What could it mean? A locked enclosure on a lonely island, a notorious vivisector, and these crippled and distorted men?...
H.G. Wells's The Island of Dr Moreau has been relegated to campy film status like The Invisible Man, but Wells was about so much more than that. What I did not know going in were the themes he deals with -- I just knew "something about an island with messed-up animals."
|even more messed-up than the platypus|
What actually happens is there's a guy in a shipwreck who gets picked up by a boat with weeeeird passengers that look almost -- ALMOST -- inhuman. And there's another guy on the boat named Montgomery who's all cagey about where he and his weirdo passenger friends -- and also a llama, puma, and a bunch of rabbits -- are going. But the drunk captain of the boat HATES Montgomery and his weirdo friends, and makes him AND the shipwrecked guy get off at Mysterious Island, where an older dude with white hair meets them. GUESS WHO THAT GUY IS (hint: he's a doctor).
So Shipwrecked Guy slowly figures out what's going on, and what's going on (SPOILERS AHEAD) is that Dr Moreau is super into vivisection, which was the gene splicing of the 19th century I guess, and he got kicked out of Doctoring because of things he was doing to cats, so he went to this island and makes PEOPLE OUT OF ANIMALS. By vivisection. Which means he just kinda cuts things up and moves things around.
|these action figures are pretty spot-on, actually|
As with most H.G. Wells stuff, he's got A Point to make about humanity.
Before they had been beasts, their instincts fitly adapted to their surroundings, and happy as living things may be. Now they stumbled in the shackles of humanity, lived in a fear that never died, fretted by a law they could not understand; their mock-human existence began in an agony, was one long internal struggle, one long dread of Moreau.
As the afterword says, "Does he mean me? is a question we often ask when reading Wells." Because he is talking about animals made to look like men, BUT HE ALSO MAYBE MEANS US (he definitely means us). Wells occupies this time in Victorian England when all the shit everyone took for granted was changing. He uses the word sexuality in his book. In 1896! I was shocked! But England had started hearing about evolution and Freud and the main character goes to see a "mental specialist." Can you imagine that happening in Dickens? No! It is weird and modern! Moreau is supposed to be God in this strange microcosm of the world where there are Leopard Men, and Wells is here to talk to us about how our conception of God is maybe a little enslaving.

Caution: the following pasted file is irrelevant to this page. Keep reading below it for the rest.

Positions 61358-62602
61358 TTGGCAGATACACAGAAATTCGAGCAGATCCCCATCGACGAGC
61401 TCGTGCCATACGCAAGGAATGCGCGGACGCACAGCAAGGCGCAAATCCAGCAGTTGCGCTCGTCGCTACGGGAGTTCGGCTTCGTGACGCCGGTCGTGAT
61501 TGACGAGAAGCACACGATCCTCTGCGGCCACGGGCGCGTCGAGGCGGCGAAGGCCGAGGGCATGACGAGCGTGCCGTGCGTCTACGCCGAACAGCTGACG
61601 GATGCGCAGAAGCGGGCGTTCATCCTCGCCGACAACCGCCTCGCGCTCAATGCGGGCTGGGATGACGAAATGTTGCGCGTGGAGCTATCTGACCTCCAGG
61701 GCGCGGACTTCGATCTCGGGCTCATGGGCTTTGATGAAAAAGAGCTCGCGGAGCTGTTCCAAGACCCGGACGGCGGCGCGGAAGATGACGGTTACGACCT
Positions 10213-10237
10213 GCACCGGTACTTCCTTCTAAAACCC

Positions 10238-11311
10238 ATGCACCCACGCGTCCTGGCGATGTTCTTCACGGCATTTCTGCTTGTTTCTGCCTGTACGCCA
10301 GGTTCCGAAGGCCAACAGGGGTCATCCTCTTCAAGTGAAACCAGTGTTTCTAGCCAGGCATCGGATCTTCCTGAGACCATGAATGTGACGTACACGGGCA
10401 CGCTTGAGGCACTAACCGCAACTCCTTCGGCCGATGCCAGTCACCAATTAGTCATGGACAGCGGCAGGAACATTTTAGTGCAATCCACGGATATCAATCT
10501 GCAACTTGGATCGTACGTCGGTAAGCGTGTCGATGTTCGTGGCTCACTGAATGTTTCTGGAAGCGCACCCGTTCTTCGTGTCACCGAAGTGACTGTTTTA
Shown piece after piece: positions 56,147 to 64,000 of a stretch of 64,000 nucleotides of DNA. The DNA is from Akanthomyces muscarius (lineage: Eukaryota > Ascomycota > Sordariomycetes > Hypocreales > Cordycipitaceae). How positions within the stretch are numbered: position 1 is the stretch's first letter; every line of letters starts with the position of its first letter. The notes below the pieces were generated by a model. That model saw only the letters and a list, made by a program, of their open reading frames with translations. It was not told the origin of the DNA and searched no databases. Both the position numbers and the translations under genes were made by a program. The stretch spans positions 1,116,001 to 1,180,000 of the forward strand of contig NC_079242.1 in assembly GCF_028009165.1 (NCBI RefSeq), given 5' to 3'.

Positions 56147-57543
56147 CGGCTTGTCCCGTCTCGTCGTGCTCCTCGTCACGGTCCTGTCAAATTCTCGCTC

Wells and Conrad and Stevenson marked both a change from didactic Victorian morality and a turn towards the modern era. And it's jarring. People started questioning religion and ethics and man's place in the universe in a way they had not before, and when you read books from this period it feels like the Victorian safety net has been removed and you no longer know what you can depend on.
|where is the reliance on social mores! where!|
I disagree with Wells's conclusions in Dr Moreau (which he later called "an exercise in youthful blasphemy"), but I'm extremely glad he wrote it. It's one of those makes-you-pondery books. If you believe in God, it makes you sit down and think about why and if you can satisfy that belief beyond being afraid like Moreau's creations are. If you don't, it makes you think about the human condition and how removed we are from other animals and why.
The afterword mentions Wells's "attack on smugness in general--rather than simply on the smugness of the Church," meaning the particularly Victorian emphasis on man being lord of creation and placed at the top of the ladder by God. Were we? Have we just decided that on our own? Has evolution really tended towards the best possible thing rather than just kind of made us and here we are, we're not the best but we exist? I was not expecting these thoughts to come out of this Monsters on an Island book.
It's a fast read. I'm going to read more H.G. Wells now. Bring on The Invisible Man.
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